Diesel Tow Rig Maintenance & Upgrades

Get Every Last Mile Out of Your Diesel Motor

Chris HamiltonPhotographer, Writer

You could call it a downside, but the fact is the bigger our toys get, the larger the tow rigs have to be, and tow rigs can get very expensive. Owning a big ol’ mud buggy or mega truck is unbelievably fun—especially when you are cruising around a 500-acre mud park and surrounded by 10,000 crazy partiers. However, getting your toy to and from the event can be a struggle. Since we are on a really tight budget we jumped on Craigslist and asked some buddies. Then we came across a smokin’ deal on this ’99 Ford F-350 dualie, which will fit our towing needs perfectly.

For $3,000 we basically stole this Power Stroke hauler and added it to the Mud Life fleet. The 7.3L diesel engine is a proven workhorse of a motor. Now we have a capable tow vehicle that needs a lot of TLC, so we cleaned her up and jumped on the web to order maintenance parts and new fluids. This rig has run nearly 300,000 miles already, and with a little love we think we can squeeze at least another 100,000 our of her. We have no idea how long this truck has been sitting around, so we changed all the fluids including the engine oil, transmission fluid, coolant, and gear oil just to be safe.

When it came time to order our lubricants, we decided on Amsoil again because of the brand’s proven technology and because we’ve noticed good performance and protection in our rigs. Since this is a factory turbocharged diesel motor, synthetic is a good choice to prevent soot contamination in the block. The Amsoil synthetic diesel oil also creates lower burn-off vapor than petroleum-based oils, which keeps the temperature lower and creates fewer emissions.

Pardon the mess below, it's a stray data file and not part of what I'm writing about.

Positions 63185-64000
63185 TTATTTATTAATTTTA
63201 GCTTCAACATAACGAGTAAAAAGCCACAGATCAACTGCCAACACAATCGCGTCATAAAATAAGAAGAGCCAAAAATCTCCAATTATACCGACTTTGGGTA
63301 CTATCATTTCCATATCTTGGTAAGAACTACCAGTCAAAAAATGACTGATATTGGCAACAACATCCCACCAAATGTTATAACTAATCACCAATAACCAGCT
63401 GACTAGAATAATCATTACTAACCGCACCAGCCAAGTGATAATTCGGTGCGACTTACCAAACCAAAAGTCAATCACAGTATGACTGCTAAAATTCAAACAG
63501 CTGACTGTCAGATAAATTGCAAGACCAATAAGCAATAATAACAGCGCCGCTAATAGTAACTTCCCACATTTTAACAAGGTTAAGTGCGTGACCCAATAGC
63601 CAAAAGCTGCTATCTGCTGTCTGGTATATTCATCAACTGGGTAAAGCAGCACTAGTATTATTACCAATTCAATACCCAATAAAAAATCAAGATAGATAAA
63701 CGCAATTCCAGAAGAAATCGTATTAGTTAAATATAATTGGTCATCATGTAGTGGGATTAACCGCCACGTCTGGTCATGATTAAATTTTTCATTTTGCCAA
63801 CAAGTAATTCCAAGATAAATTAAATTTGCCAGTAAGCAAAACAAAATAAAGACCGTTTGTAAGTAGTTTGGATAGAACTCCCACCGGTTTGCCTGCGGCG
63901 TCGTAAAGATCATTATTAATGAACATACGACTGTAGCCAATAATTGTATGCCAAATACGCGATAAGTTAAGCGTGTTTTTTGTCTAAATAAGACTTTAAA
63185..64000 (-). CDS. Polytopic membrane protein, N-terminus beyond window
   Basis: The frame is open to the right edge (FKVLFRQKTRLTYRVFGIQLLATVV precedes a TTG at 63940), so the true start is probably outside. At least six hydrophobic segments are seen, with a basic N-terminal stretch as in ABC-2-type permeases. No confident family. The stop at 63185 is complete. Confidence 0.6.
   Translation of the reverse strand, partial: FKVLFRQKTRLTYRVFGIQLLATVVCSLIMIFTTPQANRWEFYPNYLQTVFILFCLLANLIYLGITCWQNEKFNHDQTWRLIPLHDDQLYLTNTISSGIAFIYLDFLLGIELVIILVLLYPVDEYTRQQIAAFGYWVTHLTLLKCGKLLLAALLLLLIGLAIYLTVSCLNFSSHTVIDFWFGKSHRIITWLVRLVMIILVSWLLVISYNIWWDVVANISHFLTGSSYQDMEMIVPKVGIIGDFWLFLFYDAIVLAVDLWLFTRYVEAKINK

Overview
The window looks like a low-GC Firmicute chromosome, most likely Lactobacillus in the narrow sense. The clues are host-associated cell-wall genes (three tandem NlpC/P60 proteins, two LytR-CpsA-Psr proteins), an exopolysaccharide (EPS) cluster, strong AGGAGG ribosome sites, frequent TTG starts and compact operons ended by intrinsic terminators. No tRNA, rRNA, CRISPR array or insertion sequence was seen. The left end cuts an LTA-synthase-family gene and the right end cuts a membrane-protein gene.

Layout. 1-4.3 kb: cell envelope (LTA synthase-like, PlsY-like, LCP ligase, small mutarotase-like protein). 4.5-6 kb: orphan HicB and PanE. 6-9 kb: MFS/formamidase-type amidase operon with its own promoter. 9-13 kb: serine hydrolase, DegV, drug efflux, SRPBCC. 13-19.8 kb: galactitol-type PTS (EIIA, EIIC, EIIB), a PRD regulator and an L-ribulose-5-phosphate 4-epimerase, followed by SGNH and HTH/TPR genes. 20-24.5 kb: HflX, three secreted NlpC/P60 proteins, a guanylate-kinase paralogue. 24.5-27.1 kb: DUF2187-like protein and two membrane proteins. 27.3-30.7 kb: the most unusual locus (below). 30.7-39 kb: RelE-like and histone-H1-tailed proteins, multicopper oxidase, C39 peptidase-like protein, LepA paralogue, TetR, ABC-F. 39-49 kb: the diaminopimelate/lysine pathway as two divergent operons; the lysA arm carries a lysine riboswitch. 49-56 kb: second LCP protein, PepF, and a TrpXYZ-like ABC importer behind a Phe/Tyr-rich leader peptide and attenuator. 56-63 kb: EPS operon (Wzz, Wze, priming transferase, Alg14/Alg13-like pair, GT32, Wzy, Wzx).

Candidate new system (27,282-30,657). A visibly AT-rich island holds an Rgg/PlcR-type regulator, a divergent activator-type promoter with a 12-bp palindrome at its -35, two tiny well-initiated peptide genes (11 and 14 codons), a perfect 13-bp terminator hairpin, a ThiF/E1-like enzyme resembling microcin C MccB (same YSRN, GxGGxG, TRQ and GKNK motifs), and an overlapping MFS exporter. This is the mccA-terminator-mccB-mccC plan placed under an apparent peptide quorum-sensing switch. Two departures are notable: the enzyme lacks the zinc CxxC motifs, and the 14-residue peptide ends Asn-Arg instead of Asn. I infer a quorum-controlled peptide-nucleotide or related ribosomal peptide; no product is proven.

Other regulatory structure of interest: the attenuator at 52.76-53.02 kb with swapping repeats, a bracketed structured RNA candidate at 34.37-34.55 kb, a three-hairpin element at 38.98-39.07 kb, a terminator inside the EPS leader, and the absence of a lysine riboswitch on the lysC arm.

As we went through the truck we found a number of small problems, but overall the truck was mechanically sound. The cab, however, looks as if a couple of feral hogs lived in it. We will fix that in a later issue. For now, we drop the rig off at Pela Motorsports for some regular maintenance and a few bolt-on upgrades.

Most of these big diesel trucks are hard on the power steering pump, and this one was no different. So the first thing Stephen Harden at Pela Motorsports did is replace the old one with a new pump from the local parts store. It’s amazing how little things like a new steering pump can make old truck seem new again.

Next we started working on the Ford’s intake and aspiration. The old air filter was dirty as hell, and factory intakes are almost always restrictive and power robbing. To solve this problem, we bolted in a Pela Motorsports branded intake, which uses an S&B filter. This kit is designed to bolt directly into the factory location and comes with a new battery rack. S&B says its filter provides 43.6 percent better airflow than the stock filter, which hopefully equals more power and torque.

Opening up the truck’s exhaust system is also important for better performance, so we asked Kelly Robertson at Pela Motorspots to show us some options. She quickly recommended Kenny at KT Performance who is quickly becoming popular for his line of DIY bolt-in stack kits for diesel trucks. These MBRP turbo-back exhaust systems eliminate the factory catalytic converter and lower the exhaust gas temperatures for increased horsepower and torque. (It is advised that state emissions regulations be checked before this modification is made.) Finally, a quick Pela Motorsports computer tune using Sniper software adjusted all the fuel ratios and we were ready to move to the next step of our diesel tow rig build.

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